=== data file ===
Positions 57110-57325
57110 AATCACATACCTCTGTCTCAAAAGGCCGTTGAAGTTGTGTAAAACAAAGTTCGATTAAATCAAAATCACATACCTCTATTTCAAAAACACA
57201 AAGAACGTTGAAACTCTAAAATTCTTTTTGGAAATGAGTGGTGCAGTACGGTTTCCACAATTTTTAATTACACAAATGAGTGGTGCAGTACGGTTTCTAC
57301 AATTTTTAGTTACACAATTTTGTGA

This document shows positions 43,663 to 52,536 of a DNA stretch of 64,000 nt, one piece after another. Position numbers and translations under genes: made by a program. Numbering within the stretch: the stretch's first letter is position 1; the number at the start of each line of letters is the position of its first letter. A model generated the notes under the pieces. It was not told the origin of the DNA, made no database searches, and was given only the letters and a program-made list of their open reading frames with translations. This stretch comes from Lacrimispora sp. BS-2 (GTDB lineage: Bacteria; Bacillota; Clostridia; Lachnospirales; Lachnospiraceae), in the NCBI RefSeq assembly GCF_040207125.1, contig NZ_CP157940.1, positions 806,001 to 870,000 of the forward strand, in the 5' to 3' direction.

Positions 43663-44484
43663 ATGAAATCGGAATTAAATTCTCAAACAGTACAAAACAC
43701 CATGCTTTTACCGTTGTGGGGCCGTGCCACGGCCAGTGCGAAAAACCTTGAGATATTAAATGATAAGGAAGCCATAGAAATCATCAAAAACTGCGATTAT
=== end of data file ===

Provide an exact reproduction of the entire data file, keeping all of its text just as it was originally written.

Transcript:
Positions 57110-57325
57110 AATCACATACCTCTGTCTCAAAAGGCCGTTGAAGTTGTGTAAAACAAAGTTCGATTAAATCAAAATCACATACCTCTATTTCAAAAACACA
57201 AAGAACGTTGAAACTCTAAAATTCTTTTTGGAAATGAGTGGTGCAGTACGGTTTCCACAATTTTTAATTACACAAATGAGTGGTGCAGTACGGTTTCTAC
57301 AATTTTTAGTTACACAATTTTGTGA

This document shows positions 43,663 to 52,536 of a DNA stretch of 64,000 nt, one piece after another. Position numbers and translations under genes: made by a program. Numbering within the stretch: the stretch's first letter is position 1; the number at the start of each line of letters is the position of its first letter. A model generated the notes under the pieces. It was not told the origin of the DNA, made no database searches, and was given only the letters and a program-made list of their open reading frames with translations. This stretch comes from Lacrimispora sp. BS-2 (GTDB lineage: Bacteria; Bacillota; Clostridia; Lachnospirales; Lachnospiraceae), in the NCBI RefSeq assembly GCF_040207125.1, contig NZ_CP157940.1, positions 806,001 to 870,000 of the forward strand, in the 5' to 3' direction.

Positions 43663-44484
43663 ATGAAATCGGAATTAAATTCTCAAACAGTACAAAACAC
43701 CATGCTTTTACCGTTGTGGGGCCGTGCCACGGCCAGTGCGAAAAACCTTGAGATATTAAATGATAAGGAAGCCATAGAAATCATCAAAAACTGCGATTAT